Immune response modulation by curcumin in a latex allergy model

Viswanath P. Kurup, Christy S. Barrios, Raghavan Raju, Bryon D. Johnson, Michael B. Levy, Jordan N. Fink

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Abstract

Background: There has been a worldwide increase in allergy and asthma over the last few decades, particularly in industrially developed nations. This resulted in a renewed interest to understand the pathogenesis of allergy in recent years. The progress made in the pathogenesis of allergic disease has led to the exploration of novel alternative therapies, which include herbal medicines as well. Curcumin, present in turmeric, a frequently used spice in Asia has been shown to have anti-allergic and inflammatory potential. Methods: We used a murine model of latex allergy to investigate the role of curcumin as an immunomodulator. BALB/c mice were exposed to latex allergens and developed latex allergy with a Th2 type of immune response. These animals were treated with curcumin and the immunological and inflammatory responses were evaluated. Results: Animals exposed to latex showed enhanced serum IgE, latex specific IgG1, IL-4, IL-5, IL-13, eosinophils and inflammation in the lungs. Intragastric treatment of latex-sensitized mice with curcumin demonstrated a diminished Th2 response with a concurrent reduction in lung inflammation. Eosinophilia in curcumin-treated mice was markedly reduced, co-stimulatory molecule expression (CD80, CD86, and OX40L) on antigen-presenting cells was decreased, and expression of MMP-9, OAT, and TSLP genes was also attenuated. Conclusion: These results suggest that curcumin has potential therapeutic value for controlling allergic responses resulting from exposure to allergens.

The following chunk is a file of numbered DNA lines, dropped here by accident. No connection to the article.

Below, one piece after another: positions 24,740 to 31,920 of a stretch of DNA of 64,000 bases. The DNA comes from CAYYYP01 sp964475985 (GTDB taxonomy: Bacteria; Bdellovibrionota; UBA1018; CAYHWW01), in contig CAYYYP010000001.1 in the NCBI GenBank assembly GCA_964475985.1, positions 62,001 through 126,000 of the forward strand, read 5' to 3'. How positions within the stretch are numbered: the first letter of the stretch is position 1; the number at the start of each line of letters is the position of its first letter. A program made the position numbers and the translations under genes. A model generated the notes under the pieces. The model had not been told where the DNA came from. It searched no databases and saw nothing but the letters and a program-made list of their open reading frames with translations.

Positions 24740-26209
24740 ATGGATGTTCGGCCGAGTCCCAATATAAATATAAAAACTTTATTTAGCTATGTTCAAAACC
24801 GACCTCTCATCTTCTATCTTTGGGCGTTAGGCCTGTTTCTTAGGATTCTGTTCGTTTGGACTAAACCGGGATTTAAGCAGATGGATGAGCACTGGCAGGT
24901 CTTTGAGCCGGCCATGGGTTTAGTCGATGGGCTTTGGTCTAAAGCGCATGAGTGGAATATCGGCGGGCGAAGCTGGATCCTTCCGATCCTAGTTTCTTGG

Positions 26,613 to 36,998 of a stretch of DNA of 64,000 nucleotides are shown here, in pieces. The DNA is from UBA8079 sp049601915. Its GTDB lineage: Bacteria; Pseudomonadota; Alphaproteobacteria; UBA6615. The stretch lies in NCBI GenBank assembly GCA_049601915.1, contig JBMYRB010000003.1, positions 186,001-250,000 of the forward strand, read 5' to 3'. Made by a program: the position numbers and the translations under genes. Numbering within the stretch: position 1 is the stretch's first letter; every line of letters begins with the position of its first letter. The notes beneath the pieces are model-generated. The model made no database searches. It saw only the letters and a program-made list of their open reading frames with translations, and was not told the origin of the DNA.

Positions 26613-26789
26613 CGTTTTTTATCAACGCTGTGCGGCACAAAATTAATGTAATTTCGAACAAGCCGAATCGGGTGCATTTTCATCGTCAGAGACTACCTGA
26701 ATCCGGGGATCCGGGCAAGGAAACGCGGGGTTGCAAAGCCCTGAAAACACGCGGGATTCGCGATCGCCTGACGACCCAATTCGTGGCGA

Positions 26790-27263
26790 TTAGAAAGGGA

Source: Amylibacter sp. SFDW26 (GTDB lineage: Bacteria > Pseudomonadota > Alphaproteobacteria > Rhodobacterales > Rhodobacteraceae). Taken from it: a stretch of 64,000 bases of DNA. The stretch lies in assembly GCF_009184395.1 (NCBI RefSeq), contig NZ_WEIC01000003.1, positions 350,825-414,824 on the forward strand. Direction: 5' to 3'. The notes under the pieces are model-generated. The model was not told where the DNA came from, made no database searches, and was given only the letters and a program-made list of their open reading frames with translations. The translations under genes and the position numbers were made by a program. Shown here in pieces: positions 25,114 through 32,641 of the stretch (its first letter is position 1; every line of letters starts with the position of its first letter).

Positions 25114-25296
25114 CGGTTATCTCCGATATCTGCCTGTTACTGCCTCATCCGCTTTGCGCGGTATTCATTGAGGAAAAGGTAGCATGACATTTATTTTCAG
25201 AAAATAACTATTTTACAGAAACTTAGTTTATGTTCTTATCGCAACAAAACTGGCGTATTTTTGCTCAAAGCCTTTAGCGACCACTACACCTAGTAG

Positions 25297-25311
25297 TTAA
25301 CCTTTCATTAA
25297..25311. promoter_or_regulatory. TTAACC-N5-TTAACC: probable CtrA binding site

Original languageEnglish (US)
Article number1
JournalClinical and Molecular Allergy
Volume5
DOIs
Publication statusPublished - Mar 1 2007
Externally publishedYes

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ASJC Scopus subject areas

  • Immunology and Allergy
  • Immunology
  • Molecular Biology

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